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A New Year’s Resolution Revolution

A new approach to annual resolutions is in order, so here’s an idea: -- flip a traditional resolution on its ear, and channel your good intentions into something that benefit our community.

By Joseph Beare, manager of communications for corporate citizenship, Microsoft Silicon Valley

Though it feels like our calendars turned just yesterday, the first month of 2013 is nearly behind us. Unfortunately for many among us – including yours truly – that means a few of those New Year’s resolutions may have already fallen through the cracks. They key to a healthy and successful resolution is finding ways to keep it all year long – to make it habit and ultimately, part of your routine.

While 45 percent of Americans say that they usually make resolutions every year, only about 8 percent say they manage to actually keep them. A new approach to annual resolutions is in order, so here’s an idea: -- flip a traditional resolution on its ear, and channel your good intentions into something that benefit our community. For example, if you usually resolve to:

  • Eat better. Why not support a Bay Area nonprofit that helps others eat better, too? Microsoft Silicon Valley is a huge fan of Hidden Villa, which, among its many agricultural programs, donates approximately 25 percent of its organically grown food to local low-income families. Support this organization by purchasing your own food from its farmer’s market or by getting your hands dirty and planting crops on their farm. 
  • Get active. If it’s for a good cause, even better! Microsoft sponsors the annual Friends of Stevens Creek Trailblazer Race, and our staff participates in walk/runathons like Team in Training or Tough Mudder to benefit The Leukemia & Lymphoma Society and The Wounded Warrior Project.
  • Save money. Local nonprofits like Acterra can help you save money while preserving our environment. We’re long-time supporters of this organization on a mission to bring people together in creating environmental solutions for our planet. Acterra’s Green@Home program trains and sends volunteers into the community to conduct in-home energy conservation assessments. Look into it for your own house! Also, simple acts of environmental consciousness – carrying a reusable water bottle or coffee tumbler for a discount at most coffee shops – are a great way to give back to our planet, too.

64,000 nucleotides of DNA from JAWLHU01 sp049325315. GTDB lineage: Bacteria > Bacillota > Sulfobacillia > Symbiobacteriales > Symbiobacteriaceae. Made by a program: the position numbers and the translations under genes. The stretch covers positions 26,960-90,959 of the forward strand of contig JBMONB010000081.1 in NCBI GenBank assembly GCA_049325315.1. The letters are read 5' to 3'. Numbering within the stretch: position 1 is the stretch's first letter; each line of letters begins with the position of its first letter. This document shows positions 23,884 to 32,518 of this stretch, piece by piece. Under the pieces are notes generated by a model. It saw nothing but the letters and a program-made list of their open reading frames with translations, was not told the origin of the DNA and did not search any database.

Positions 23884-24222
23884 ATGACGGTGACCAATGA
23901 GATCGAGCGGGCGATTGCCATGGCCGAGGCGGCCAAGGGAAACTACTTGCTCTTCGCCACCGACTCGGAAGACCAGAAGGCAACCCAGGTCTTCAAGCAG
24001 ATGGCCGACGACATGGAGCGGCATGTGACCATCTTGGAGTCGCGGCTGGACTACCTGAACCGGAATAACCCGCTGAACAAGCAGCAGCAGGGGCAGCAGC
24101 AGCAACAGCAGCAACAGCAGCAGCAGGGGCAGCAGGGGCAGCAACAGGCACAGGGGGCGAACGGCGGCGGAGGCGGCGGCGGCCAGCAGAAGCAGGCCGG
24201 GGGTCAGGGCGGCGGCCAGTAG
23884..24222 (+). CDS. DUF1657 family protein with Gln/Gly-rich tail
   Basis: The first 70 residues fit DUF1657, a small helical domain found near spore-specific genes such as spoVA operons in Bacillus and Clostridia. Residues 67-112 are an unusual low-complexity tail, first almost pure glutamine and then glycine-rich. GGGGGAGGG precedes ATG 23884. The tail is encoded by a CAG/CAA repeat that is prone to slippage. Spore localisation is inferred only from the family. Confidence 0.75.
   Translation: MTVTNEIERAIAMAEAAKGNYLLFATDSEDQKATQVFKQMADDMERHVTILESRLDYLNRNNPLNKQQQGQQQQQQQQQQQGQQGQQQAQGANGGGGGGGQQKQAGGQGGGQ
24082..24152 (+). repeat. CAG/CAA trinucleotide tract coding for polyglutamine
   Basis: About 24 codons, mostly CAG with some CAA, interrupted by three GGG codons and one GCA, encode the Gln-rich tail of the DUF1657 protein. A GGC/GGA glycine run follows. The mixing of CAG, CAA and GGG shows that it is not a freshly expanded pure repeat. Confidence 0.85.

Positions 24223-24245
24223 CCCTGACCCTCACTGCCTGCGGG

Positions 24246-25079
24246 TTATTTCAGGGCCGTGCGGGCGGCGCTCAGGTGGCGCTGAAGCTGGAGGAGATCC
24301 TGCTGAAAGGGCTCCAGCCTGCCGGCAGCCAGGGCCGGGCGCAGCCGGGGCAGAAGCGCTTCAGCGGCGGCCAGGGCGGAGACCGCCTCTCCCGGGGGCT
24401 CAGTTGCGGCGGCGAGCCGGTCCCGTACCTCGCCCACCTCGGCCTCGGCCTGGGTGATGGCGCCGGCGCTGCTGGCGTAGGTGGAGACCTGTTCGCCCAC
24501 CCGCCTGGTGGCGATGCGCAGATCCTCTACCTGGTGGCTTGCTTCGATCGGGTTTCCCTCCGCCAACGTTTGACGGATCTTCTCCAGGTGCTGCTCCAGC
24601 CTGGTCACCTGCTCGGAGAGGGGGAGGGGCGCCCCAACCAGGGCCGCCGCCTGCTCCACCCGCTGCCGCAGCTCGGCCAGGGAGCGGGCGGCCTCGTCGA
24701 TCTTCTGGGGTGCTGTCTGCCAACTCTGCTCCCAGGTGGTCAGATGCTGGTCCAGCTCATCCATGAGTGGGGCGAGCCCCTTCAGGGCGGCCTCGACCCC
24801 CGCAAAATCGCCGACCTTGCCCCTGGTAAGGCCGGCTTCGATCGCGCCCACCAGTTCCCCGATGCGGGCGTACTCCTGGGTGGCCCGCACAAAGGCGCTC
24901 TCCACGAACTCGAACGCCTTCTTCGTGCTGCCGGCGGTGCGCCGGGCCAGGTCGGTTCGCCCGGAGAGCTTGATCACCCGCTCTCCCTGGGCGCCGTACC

• Help others. While this is a popular resolution, it’s not easy to know where to begin. Try translating what you’re passionate about into community service. Can you tutor a young person in reading, science, math or tech skills? Do you have business expertise that could help provide guidance to young adults deciding whether to attend college, or what career path to follow? Year Up is your chance to inspire—and be inspired by— up and-coming talent in your community. Explore mentorship opportunities at the organization, as well as the Boys and Girls Club.
  • Spend more time with loved ones. In my experience helping to manage Microsoft’s charitable activities, giving back alongside friends, family and colleagues has been one of the most rewarding experiences. Kick start your own group’s community activity this year by checking out Hands on Bay Area’s website for the many volunteer opportunities the organization coordinates. Giving activities that are well suited for groups include planting a tree with Canopy or building homes through Habitat for Humanity.

At Microsoft Silicon Valley, we passionately support our community all year round, and we’re always looking for ways to help others get involved, too. I hope to see you out lending a hand in your neighborhoods and to your local nonprofits. Let’s make 2013 a year of great progress and success for Palo Alto!

This post is contributed by a community member. The views expressed in this blog are those of the author and do not necessarily reflect those of Patch Media Corporation. Everyone is welcome to submit a post to Patch. If you'd like to post a blog, go here to get started.

Claudia Cruz (Editor) February 08, 2013 at 07:48 AM
Hey! Don't forget the new computers you gave the Day Worker Center in Mountain View! I was there!

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